The Reagan administration is to publish today its latest, and what it says is its last, modification to a controversial secrecy pledge required of civilian and military personnel with access to classified information.
The secrecy agreement, which already has been signed by an estimated 2 million persons in 67 agencies since the administration began using it in January, has been criticized by members of Congress and some government employes who believe it is intended to stifle the flow of information from the executive branch.
The form requires the employe to pledge not to disclose either "classified" or "classifiable" information. It is the use of the word "classifiable" -- which critics say is vague -- that has people up in arms.
For example, Sen. Charles E. Grassley (R-Iowa) said in an interview that the term "classifiable" could be used by the administration against any employe it wanted to "go after."
"Classifiable could mean anything. It will have a chilling effect on those working for government who will not disclose anything for fear that at a later a date it might turn out to have been classified," Grassley said.
The form clearly states that employes who refuse to sign it will lose their security clearance and probably their jobs.
The administration will publish in the Federal Register today a clarification, its second, of what "classifiable" means.
The agreement has been condemned by senior figures in the House and Senate as a reversal of constitutional rights and whistle blower protection laws.
Rep. John D. Dingell (D-Mich.), chairman of the House Energy and Commerce Committee and its oversight subcommittee, has warned that congressional opponents are prepared to legislate or "use the purse" to block the measure in its current form.
"It is obviously designed to suppress information on waste, fraud and abuse and to deny Congress the power to do its business," Dingell said. He added that it was "no coincidence" that the new determination to implement the measure coincided with the Iran-contra hearings.
The administration faces an imminent clash with a senior Air Force official, A. Ernest Fitzgerald, who has made whistle blowing on government waste a cause celebre. Fitzgerald, whose job as a management systems deputy at the Air Force involves investigating fraud and abuse, said he will not sign the agreement without major changes. He has until Aug. 21 to do so.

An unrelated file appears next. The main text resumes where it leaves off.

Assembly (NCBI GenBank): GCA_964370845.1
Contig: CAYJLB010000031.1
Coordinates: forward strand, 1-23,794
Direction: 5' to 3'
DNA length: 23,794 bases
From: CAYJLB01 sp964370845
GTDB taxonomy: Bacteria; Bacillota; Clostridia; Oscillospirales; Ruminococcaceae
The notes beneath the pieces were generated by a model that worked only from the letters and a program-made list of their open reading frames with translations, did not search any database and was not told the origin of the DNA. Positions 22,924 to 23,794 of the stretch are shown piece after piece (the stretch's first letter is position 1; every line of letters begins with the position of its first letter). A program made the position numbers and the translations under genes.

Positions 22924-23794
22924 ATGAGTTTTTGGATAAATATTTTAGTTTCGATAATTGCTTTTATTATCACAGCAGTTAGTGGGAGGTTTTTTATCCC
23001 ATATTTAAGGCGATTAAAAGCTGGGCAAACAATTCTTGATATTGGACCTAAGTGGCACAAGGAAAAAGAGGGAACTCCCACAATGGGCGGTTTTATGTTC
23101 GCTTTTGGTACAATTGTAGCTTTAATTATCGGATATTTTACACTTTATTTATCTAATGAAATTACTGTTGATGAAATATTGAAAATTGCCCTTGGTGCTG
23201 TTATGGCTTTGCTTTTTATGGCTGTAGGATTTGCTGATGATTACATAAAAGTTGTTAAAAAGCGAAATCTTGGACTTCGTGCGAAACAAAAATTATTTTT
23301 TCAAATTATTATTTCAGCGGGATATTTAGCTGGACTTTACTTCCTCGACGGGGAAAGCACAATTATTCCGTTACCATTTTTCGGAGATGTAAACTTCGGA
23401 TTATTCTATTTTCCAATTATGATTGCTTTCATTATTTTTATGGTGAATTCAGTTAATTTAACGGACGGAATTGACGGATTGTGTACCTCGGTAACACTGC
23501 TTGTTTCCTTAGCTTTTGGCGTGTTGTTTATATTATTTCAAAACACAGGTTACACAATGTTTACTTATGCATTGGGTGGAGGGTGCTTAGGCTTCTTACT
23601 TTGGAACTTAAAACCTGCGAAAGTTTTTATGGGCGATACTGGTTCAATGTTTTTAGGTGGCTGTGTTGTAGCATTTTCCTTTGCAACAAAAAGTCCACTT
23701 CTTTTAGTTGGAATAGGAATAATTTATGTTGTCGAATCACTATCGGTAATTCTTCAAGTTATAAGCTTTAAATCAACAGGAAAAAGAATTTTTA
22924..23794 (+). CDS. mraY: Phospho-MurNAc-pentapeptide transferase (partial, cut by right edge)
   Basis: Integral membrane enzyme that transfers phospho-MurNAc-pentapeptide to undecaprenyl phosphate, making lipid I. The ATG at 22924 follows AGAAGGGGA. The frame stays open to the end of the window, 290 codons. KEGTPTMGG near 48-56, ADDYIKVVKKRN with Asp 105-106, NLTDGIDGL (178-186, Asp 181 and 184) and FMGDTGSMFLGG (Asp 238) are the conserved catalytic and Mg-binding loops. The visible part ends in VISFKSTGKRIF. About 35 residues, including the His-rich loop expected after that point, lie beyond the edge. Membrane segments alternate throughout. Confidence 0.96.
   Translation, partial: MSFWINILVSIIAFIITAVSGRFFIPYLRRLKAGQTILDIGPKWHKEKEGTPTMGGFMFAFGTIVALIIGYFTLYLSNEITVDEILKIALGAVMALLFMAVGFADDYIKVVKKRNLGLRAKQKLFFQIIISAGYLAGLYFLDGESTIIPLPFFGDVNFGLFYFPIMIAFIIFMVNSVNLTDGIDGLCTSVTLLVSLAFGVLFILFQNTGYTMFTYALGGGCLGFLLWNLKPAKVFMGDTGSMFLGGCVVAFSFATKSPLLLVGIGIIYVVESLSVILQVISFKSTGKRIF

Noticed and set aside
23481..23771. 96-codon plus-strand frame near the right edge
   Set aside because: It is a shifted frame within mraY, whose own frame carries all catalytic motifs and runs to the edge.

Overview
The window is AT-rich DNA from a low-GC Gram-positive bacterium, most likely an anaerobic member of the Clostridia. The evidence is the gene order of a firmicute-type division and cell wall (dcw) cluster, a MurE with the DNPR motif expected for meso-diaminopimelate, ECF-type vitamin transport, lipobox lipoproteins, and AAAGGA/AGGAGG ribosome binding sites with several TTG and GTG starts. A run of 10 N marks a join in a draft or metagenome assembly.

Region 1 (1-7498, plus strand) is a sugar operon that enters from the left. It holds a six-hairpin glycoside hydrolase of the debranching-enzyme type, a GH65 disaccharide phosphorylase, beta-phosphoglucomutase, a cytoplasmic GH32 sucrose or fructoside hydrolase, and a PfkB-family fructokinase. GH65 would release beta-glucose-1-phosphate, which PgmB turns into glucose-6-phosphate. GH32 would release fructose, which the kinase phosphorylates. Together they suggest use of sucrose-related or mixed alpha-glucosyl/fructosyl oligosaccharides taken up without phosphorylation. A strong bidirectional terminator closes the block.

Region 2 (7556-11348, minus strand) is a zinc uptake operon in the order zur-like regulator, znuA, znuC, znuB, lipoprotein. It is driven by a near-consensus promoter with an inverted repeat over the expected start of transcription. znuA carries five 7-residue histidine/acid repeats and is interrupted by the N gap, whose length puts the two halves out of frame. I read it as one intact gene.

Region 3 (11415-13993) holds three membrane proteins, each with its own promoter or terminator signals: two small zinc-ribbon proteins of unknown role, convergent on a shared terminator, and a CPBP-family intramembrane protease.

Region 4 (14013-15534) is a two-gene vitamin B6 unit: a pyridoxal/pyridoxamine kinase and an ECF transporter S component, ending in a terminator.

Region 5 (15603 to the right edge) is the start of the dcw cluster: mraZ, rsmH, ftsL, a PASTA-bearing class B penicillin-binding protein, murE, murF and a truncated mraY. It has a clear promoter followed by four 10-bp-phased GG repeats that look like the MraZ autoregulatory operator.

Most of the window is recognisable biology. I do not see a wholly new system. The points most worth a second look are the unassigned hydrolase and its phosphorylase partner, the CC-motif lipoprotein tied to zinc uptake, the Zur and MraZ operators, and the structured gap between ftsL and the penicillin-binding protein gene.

Fitzgerald said Air Force personnel, out of fear of losing their jobs, are signing the agreement without understanding the implications. "I, for one, do not want to be set up for a frame," he said.
At the center of the row is form SF 189, which springs from a controversial National Security Decision Directive issued by the Reagan administration in 1983 that authorized polygraph testing and required pre-publication reviews.
The testing and reviews were shelved, and it was widely believed that the nondisclosure agreements had also been abandoned. Then form SF 189 started circulating early this year.
It was drawn up by the Information Security Oversight Office (ISOO), a little-known arm of the General Services Administration that has been strengthened under the Reagan administration and takes its policy guidance from the National Security Council.
Because of the pressure, ISOO director Steven Garfinkel has already made adjustments to the wording of the form and has offered two clarifications of the meaning of "classifiable," the latest of which is to be published today.
The form states that employes should not disclose information that "is either classified or classifiable" under the standards of executive orders or statutes "that prohibit the unauthorized disclosure of information in the interests of national security."
On Aug. 3, the office said "classifiable" referred to information that should have been classified "but which, as a result of negligence, time constraints, error, lack of opportunity or oversight, has not been marked as classified information."
It said, "A party to SF 189 would violate its nondisclosure provisions only if he or she disclosed without authorization classified information or information that he or she knew, or reasonably should have known, was classified, although it did not yet include required classification markings."
The office is to rule today that the "term classifiable does not include any information that is not otherwise required by statute or executive order to be protected from unauthorized disclosure in the interest of national security."
The form's critics are not appeased by the clarification and want the term "classifiable" removed. Garfinkel said every effort has been made to answer criticisms, and no more changes are planned.
Rep. Barbara Boxer (D-Calif.) said: "The form is so vaguely worded that people will be afraid to blow the whistle on anything."